I always double check flight prices from alternative UK airports before making any bookings. Newcastle Airport is fantastic to have on my doorstep, but it will not always be flying to the destination I want to go to at a price I can afford. Within easy reach using public transport I could also fly from Edinburgh, Manchester or London, and so I always check the prices from these airports. This year, I will be flying out to Lisbon from Liverpool. I then factor in time and cost to travel to those airports and assess the saving to see whether it is worth it. Remember that the flights into our out of these alternative airports can be part of the holiday too.
7. Consider where to stay
This is one that always catches me out. When I travel, I always look for hotels that are in the thick of it, in the centre of wherever I am going to stay. In the centre equals expensive, and often there are much cheaper options available for just a little bit of travelling.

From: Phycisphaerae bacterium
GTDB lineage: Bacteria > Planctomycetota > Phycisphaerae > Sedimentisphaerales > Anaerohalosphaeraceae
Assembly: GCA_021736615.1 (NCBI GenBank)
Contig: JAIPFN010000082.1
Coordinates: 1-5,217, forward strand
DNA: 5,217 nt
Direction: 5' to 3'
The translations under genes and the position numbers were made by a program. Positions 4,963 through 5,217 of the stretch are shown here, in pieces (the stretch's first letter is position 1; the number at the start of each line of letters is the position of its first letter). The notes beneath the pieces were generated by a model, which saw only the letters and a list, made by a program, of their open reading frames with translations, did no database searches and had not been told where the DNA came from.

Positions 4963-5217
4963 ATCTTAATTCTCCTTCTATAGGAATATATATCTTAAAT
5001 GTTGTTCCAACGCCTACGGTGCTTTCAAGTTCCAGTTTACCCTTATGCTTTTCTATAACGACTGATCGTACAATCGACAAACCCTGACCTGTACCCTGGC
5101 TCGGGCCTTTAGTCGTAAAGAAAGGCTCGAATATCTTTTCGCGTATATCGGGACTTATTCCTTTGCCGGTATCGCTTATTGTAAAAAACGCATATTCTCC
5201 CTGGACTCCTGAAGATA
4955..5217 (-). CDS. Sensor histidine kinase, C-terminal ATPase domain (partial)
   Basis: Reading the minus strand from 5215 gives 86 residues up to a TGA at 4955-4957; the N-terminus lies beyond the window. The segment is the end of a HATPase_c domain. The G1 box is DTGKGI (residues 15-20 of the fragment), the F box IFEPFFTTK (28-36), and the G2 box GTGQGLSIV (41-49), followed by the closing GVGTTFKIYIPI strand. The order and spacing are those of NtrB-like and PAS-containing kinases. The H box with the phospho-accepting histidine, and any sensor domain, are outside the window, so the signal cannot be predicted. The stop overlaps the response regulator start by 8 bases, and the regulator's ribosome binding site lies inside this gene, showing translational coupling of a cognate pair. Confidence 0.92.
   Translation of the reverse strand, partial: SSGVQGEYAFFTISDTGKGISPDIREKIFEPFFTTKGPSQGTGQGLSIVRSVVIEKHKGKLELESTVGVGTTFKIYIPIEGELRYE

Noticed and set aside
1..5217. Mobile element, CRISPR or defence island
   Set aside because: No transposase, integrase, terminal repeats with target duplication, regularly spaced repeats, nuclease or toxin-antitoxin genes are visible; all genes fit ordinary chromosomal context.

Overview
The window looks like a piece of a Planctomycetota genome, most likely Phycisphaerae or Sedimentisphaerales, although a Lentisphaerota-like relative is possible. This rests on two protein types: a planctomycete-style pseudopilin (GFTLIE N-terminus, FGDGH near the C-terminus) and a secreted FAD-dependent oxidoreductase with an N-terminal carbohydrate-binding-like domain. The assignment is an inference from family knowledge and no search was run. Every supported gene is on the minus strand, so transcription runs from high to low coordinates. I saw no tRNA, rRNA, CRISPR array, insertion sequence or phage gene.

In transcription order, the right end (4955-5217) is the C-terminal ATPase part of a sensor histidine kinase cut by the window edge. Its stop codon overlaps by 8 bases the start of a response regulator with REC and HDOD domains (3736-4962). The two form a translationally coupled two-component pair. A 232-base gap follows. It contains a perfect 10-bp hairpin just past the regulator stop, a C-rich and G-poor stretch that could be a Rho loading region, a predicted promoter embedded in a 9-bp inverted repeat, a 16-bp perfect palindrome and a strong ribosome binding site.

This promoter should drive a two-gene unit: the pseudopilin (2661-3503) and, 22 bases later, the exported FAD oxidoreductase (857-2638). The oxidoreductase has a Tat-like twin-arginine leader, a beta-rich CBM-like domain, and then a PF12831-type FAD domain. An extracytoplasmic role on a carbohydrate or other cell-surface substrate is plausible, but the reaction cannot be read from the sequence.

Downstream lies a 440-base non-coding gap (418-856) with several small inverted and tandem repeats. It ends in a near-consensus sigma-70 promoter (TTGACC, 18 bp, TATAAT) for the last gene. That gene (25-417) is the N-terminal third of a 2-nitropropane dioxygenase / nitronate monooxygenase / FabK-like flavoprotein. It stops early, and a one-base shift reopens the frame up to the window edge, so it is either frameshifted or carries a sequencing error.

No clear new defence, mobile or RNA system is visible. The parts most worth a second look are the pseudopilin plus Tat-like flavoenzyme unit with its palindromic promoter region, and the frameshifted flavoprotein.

I try to remind myself of Newcastle when I am looking at hotels. There are a number of very nice hotels right by the main station in Newcastle which are only a stone’s throw away from the heart of the city. However, if I was travelling to Newcastle, I would not stay there. I would stay in Jesmond, which is packed full of hotels, has two metro stations for access to the city centre in 10 minutes, or is only a 20 minutes on foot. Or even better, I would stay in Tynemouth which is a gorgeous coastal village only 30 minutes away from Newcastle by metro, or a 5 mile drive. It might seem like a lot on paper, but in reality it is nothing, and would not interfere with any plans to explore the city and the region.
Budget forced us away from the centre in Paris, and I am really glad of it. I really liked seeing a grittier and less touristy side of Paris in the 12th arrondissement, and the area around the Bastille had a real energy to it which I did not experience in the central, touristy areas of Paris.
8. Consider both travelling independently and package holidays